• velocity through the orifice; and
• feed pipe design.

All must be considered when designing or reviewing the design of a liquid distributor.

Shape of the orifice. It’s normally assumed that the orifice is round. The flow through the orifice is a function, among other things, of the ratio of the orifice perimeter to the open area, which is incorporated in the orifice coefficient. Standard industrial practice is to punch, not drill, the liquid distributor orifices; drilled holes usually are lobed-shaped not round. Non-circular orifices also are employed — in such cases, the hydraulic diameter for the non-circular orifice needs to be used for the distributor design and flow capacity calculation, etc.

Shape of the edge of the orifice. The orifice is assumed to be sharp-edged. Depending upon the edge condition, the direction of flow relative to the punched direction, and the ratio of plate thickness to orifice diameter, the orifice coefficient will vary from about 0.52 to 0.98 [8]. Liquid flow always should be in the direction of the punching [8]. The punch creates a sharp edge as it enters and a torn rounded edge as it passes through the material. If good quality control isn’t maintained during punching operations, the orifice shape and, consequently, the orifice coefficient will change from the beginning to the end of manufacturing. This will result in the orifice coefficient not matching the design, which may cause a problem in tightly designed distributors at the low or high liquid rate extremes of the operating range. For long production runs, this could lead to macro maldistribution, which we’ll address later. Micro flow variations among orifices have little effect on random packing efficiency if the orifices with the variations are randomly distributed across the tower area. Similar variations do have an effect on structured packing efficiency [2, 3].

Orifice layout pattern. This should ensure that liquid entering the top of the packed bed is evenly distributed across the tower cross-sectional area. Liquid streams leaving the distributor shouldn’t impinge upon or be interfered with by the bed limiter. Don’t rely on the packing to markedly improve initial liquid maldistribution. The packing can enhance liquid distribution on a micro scale but not on a macro scale. The spreading coefficient of the packing may suffice to spread the liquid 6 in. to 12 in. from its entry point on the top of the bed but it can’t even out the liquid flow for several feet or more across the tower. If the L/V ratio is wrong, while the packing is evening out liquid flow the desired separation won’t be achieved unless a large safety factor is applied to allow for this decrease in apparent packing efficiency.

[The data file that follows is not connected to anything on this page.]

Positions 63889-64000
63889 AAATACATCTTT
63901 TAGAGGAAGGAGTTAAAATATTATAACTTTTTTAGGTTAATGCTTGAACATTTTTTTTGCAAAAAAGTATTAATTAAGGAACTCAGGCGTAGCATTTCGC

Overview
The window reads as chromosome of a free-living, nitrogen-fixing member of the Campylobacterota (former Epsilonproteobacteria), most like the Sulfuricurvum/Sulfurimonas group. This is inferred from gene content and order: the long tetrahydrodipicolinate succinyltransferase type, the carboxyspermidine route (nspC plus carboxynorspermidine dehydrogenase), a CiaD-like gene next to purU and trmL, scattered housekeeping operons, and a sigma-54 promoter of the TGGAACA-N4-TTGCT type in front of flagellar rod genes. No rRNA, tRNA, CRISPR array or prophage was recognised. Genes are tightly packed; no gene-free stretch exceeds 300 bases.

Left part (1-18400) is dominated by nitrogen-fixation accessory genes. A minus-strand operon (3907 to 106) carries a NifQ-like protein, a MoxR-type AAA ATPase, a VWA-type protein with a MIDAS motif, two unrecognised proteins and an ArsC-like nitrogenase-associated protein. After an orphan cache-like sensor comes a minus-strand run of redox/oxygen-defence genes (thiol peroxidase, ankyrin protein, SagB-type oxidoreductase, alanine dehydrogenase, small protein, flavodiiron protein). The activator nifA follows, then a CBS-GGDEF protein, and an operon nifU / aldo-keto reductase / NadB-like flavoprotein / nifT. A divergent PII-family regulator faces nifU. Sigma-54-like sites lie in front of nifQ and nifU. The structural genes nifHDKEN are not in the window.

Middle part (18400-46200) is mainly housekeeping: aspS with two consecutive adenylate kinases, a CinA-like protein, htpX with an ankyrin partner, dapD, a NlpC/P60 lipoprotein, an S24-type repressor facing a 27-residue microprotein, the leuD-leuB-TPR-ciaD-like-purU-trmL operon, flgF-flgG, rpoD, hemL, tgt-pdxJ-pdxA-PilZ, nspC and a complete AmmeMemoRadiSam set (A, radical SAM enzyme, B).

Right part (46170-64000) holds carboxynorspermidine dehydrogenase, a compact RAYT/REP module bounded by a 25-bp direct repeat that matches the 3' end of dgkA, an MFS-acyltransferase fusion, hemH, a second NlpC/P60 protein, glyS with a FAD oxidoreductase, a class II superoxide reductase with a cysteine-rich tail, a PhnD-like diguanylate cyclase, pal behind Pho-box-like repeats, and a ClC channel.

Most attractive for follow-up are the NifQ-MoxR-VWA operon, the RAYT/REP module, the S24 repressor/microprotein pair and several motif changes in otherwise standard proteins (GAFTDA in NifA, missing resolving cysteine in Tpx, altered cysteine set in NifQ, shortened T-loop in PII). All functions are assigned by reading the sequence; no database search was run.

Bunching the orifice together to make room for a gas riser or a tray ring can cause micro maldistribution. The methods for laying out the liquid orifice pattern differ slightly for random packing [1] and structured packing [9] because random packing spreads liquid in the shape of an inverted cone, 360° spreading, while structured packing spreads liquid more in one direction than the other and depends upon the rotation between adjacent layers to get 360° liquid spreading.

Orifice density. The number of orifices per unit area affects packing efficiency. With too few, liquid is essentially maldistributed on a micro scale because orifices are so far apart that a large portion of packing remains un-wetted, resulting in poor interfacial contact area, improper L/V ratios and vapor bypassing. However, using a few large orifices does somewhat decrease the cost of a distributor and the problem of fouling. On the other hand, using many small orifices will boost separation efficiency but also the cost of the distributor and the chance of plugging. Generally it’s best to keep the density between 4 and 10 points/ft2 [2]. The use of spreader plates on the orifice discharge allows a lower orifice count while maintaining good distribution [9].